A! Magazine for the Arts

Rita Quillen: "Through Stryk's vigorous and unconventional mind, we see the world anew."

Rita Quillen: "Through Stryk's vigorous and unconventional mind, we see the world anew."

Review: Solace and Radiance: The Imaginative Writings of Dan Stryk

March 24, 2009

A recently retired professor of World Literature and Creative Writing at Virginia Intermont College in Bristol, Stryk was born in London and lived there for a time, as well as in the Midwest farm belt, before settling here. He has traveled extensively all over the world. Yet from reading his poems, I imagine he would say, like Henry David Thoreau, that he had "traveled widely" here in Bristol and its surrounding mountains as well.

Through Stryk's vigorous and unconventional mind, we see the world anew, Ralph Waldo Emerson's famous call for the "seer and namer" answered. Like the Chinese poets Li Po and Wang Wei whom Stryk so admires and invokes in all three of his books, Stryk is focused on the natural world.

Enlivened by his wife's up-close studies of nature's "lesser" creatures, such as squirrels, lizards and frogs (lesser, that is, to those artists of the world who prefer "big and beautiful" nature -- horse, lion, bear, eagle, horned stag), Stryk's Field Notes offers little gems like "Hearing Wild Geese": "A line of them now visible through sunset's/scarlet haze -- curved frets on a zheng / harp. Their calls sad as the twang of Southern / strings. Had I wings to sail away with them / beyond these sheer red peaks, I'd not return." Who among us has not, at least once, had our eyes drawn upward by the sight of a flying "V" above, heard the honking, and temporarily stopped what we were doing to wonder?

Notice that Stryk feels no need to teach or preach us anything about that moment, merely be, and let us be there with him. As venerated scholar Professor Wai-Lim Yip has noted, there's a sparseness and a heavy reliance on the imagistic in Chinese poetry and in all poets who have sought to emulate that great style, from Ezra Pound to William Carlos Williams to Dan Stryk. Yip writes: "Underlying the classical Chinese aesthetic is the primary idea of noninterference with Nature's flow." Stryk's poems are not overcooked; he doesn't insist on much "treatment" of his subject.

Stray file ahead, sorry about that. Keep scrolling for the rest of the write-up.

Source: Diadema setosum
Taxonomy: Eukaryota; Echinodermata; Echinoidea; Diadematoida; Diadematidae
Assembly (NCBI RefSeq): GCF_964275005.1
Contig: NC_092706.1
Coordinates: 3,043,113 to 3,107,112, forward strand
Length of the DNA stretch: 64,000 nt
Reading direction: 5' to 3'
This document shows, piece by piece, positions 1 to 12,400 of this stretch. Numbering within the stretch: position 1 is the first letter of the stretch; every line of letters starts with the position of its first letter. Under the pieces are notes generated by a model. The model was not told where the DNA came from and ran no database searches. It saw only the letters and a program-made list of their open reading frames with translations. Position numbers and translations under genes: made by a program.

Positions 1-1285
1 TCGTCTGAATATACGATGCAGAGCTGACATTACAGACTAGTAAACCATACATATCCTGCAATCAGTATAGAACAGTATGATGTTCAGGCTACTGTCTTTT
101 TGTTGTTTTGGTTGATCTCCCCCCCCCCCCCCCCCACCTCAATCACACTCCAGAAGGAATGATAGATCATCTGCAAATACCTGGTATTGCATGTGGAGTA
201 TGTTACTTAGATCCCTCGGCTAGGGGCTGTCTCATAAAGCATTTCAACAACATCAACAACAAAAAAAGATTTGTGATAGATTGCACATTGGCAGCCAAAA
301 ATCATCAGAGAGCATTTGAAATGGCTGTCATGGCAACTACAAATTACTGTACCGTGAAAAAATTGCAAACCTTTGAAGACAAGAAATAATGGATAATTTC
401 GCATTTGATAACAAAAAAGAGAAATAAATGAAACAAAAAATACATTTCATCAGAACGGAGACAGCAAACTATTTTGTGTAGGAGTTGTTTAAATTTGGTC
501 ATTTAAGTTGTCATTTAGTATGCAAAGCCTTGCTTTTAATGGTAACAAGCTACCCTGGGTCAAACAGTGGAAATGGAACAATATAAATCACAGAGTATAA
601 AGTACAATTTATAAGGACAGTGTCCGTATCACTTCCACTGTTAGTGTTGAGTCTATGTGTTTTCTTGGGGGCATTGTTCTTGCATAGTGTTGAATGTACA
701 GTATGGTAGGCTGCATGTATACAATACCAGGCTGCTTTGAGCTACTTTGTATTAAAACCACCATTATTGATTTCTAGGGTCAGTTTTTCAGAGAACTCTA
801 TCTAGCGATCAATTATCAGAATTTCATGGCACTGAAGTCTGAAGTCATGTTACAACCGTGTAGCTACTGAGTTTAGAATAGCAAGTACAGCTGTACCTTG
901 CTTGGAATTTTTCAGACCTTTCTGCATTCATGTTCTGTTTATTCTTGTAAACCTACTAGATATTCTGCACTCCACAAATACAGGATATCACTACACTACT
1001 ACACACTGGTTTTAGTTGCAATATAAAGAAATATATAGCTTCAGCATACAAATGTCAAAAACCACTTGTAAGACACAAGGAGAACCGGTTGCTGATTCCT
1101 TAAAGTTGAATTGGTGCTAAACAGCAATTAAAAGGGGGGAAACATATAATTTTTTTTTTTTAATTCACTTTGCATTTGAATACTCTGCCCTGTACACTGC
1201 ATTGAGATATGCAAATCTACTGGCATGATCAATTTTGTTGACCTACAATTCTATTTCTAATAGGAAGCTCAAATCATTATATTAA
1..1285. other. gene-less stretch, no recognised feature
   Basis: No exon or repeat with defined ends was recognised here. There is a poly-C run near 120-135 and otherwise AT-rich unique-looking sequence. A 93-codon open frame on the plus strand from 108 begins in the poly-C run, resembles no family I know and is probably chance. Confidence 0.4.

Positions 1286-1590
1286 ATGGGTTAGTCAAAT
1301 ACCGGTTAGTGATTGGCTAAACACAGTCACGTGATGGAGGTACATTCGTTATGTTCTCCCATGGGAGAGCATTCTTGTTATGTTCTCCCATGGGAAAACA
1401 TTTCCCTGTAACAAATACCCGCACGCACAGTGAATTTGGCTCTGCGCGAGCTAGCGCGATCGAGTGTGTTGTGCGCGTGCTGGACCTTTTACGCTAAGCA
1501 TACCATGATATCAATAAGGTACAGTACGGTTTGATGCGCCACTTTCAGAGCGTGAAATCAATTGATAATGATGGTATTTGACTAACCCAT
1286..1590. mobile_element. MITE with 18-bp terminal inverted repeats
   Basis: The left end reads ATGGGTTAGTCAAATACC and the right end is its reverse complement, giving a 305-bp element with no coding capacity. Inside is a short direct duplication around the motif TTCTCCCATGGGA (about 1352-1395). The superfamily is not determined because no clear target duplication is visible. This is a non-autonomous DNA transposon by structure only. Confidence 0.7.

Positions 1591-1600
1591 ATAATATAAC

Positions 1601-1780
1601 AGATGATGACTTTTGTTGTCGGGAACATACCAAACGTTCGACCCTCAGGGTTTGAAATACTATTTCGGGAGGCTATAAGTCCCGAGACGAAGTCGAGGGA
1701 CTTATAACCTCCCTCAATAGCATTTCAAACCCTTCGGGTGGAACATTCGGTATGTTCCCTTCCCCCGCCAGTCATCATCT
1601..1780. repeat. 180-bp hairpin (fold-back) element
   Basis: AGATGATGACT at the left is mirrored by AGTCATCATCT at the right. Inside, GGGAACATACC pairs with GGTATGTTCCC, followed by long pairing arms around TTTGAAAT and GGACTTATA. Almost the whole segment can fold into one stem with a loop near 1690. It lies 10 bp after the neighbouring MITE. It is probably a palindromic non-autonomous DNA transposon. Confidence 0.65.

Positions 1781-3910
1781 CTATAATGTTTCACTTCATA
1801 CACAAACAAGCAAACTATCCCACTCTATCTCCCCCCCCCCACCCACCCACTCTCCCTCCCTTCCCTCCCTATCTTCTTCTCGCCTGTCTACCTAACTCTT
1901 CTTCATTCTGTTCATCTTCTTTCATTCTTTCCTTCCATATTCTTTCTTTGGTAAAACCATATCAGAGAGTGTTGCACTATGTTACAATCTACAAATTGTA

Two poems offer a sampling of this simple yet powerful aesthetic of image and sound. First, his title poem "Solace of the Aging Mare":

What luck on my first woodland
stroll in late March thaw
toward the nearby meadow

of grazing nags, when -- suddenly
at the wood's end, her brilliant
bay & keen black points

pierce the soft green down of
an Illinois spring so vividly
that grief of a long winter's

span, house-bound, falls off
like drab forgotten sluff,
the heart beats hard & firm,
& the vividness, on my walk back,
like a gasp in the humming
air, persists.

As in the epigraph at the beginning of "Waterbird in Winter" where Stryk quotes a T'ang axiom: "Look as, not at, the heron to arouse the river's spirit," the reader of Stryk's poems is to look through them, on to where the spiritual and the intellectual and the natural world all converge, to really see in the fullest sense of the word, a new world. The poem begins:

Silver light awakes me
as I step
between grooved stones
I've learned
to read like wrinkles
on my horny
palm, before the daystar
spurs, again
the first chill wind
through dangling
twigs that sway & rattle
like the grizzled wisdom
of a sage's

This new postmodernist pastoral poetry of writers like Stryk, as well as many other writers from this region (Jeff Daniel Marion and Robert Morgan immediately come to mind) is a universe away from the Romantic pastoral of a Wordsworth, for example, but is still using nature in much the same way as those British and American Romantics of centuries past. Nature is a real mirror for both the poet and reader, but it's also a kind of "magic mirror" through which great spiritual epiphanies come and go, momentary redemptions recur, and the inquisitive, open heart, mind and soul find much to chew on.

If one sees clearly enough and has enough of a gift of language, poetry is stripped to its bare essence: a very good thing. As Ezra Pound told William Carlos Williams when urging the young poet to emulate the Chinese model and not the Western poets: "I think there must be more, predominately more, objects than statements and conclusions, which latter are purely optional, not essential, often superfluous and therefore bad."

Through his gift with words, Stryk creates a vividly visual poetry and pulls us out of the world we mostly ignore or destroy to see it again, more clearly, more aware of the endless daily miracles of life.

About Rita Quillen: She lives in Scott County, Va., and teaches English at Mountain Empire Community College in Big Stone Gap. Her collection of poetry, Her Secret Dream, was named the 2008 Poetry Book of the Year by the Appalachian Writer's Association. To read a review of Her Secret Dream and the article "Rita Quillen Recalls the Day She Discovered Appalachian Poetry. In addition to her books of poems, she is the author of a book of critical essays, Looking for Native Ground: Contemporary Appalachian Poetry, and an unpublished novel entitled Hiding Ezra. Her work has been included in several critically acclaimed anthologies, including Bloodroot: Reflections of Place by Appalachian Women Writers; Listen Here: Appalachian Women Writers; Appalachia Inside Out; and the Appalshop public radio series, Tell It On The Mountain.

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